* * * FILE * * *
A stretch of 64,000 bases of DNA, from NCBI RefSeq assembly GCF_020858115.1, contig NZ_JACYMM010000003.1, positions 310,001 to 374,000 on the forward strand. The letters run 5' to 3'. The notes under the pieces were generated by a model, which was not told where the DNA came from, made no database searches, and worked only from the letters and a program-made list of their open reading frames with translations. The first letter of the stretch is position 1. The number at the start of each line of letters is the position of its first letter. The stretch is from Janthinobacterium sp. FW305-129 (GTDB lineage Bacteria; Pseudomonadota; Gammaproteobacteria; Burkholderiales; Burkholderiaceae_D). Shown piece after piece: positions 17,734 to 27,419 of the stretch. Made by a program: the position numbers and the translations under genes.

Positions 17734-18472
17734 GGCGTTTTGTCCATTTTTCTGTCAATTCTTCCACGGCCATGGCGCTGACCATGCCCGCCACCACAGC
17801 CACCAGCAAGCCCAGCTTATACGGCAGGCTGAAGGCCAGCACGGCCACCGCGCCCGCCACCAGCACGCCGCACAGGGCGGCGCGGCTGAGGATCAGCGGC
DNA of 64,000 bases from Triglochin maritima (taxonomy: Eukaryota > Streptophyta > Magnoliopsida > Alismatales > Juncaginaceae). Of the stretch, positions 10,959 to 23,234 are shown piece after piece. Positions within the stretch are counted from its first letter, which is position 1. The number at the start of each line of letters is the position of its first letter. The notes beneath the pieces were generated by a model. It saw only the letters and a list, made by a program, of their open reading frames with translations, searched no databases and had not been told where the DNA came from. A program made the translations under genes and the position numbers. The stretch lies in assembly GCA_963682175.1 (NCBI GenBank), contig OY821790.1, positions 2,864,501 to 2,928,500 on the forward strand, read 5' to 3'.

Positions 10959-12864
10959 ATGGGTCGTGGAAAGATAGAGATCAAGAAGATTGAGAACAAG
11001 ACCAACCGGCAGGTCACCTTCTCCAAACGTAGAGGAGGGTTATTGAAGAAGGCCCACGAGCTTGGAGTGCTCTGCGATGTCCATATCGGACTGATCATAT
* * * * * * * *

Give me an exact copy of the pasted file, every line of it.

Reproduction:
A stretch of 64,000 bases of DNA, from NCBI RefSeq assembly GCF_020858115.1, contig NZ_JACYMM010000003.1, positions 310,001 to 374,000 on the forward strand. The letters run 5' to 3'. The notes under the pieces were generated by a model, which was not told where the DNA came from, made no database searches, and worked only from the letters and a program-made list of their open reading frames with translations. The first letter of the stretch is position 1. The number at the start of each line of letters is the position of its first letter. The stretch is from Janthinobacterium sp. FW305-129 (GTDB lineage Bacteria; Pseudomonadota; Gammaproteobacteria; Burkholderiales; Burkholderiaceae_D). Shown piece after piece: positions 17,734 to 27,419 of the stretch. Made by a program: the position numbers and the translations under genes.

Positions 17734-18472
17734 GGCGTTTTGTCCATTTTTCTGTCAATTCTTCCACGGCCATGGCGCTGACCATGCCCGCCACCACAGC
17801 CACCAGCAAGCCCAGCTTATACGGCAGGCTGAAGGCCAGCACGGCCACCGCGCCCGCCACCAGCACGCCGCACAGGGCGGCGCGGCTGAGGATCAGCGGC
DNA of 64,000 bases from Triglochin maritima (taxonomy: Eukaryota > Streptophyta > Magnoliopsida > Alismatales > Juncaginaceae). Of the stretch, positions 10,959 to 23,234 are shown piece after piece. Positions within the stretch are counted from its first letter, which is position 1. The number at the start of each line of letters is the position of its first letter. The notes beneath the pieces were generated by a model. It saw only the letters and a list, made by a program, of their open reading frames with translations, searched no databases and had not been told where the DNA came from. A program made the translations under genes and the position numbers. The stretch lies in assembly GCA_963682175.1 (NCBI GenBank), contig OY821790.1, positions 2,864,501 to 2,928,500 on the forward strand, read 5' to 3'.

Positions 10959-12864
10959 ATGGGTCGTGGAAAGATAGAGATCAAGAAGATTGAGAACAAG
11001 ACCAACCGGCAGGTCACCTTCTCCAAACGTAGAGGAGGGTTATTGAAGAAGGCCCACGAGCTTGGAGTGCTCTGCGATGTCCATATCGGACTGATCATAT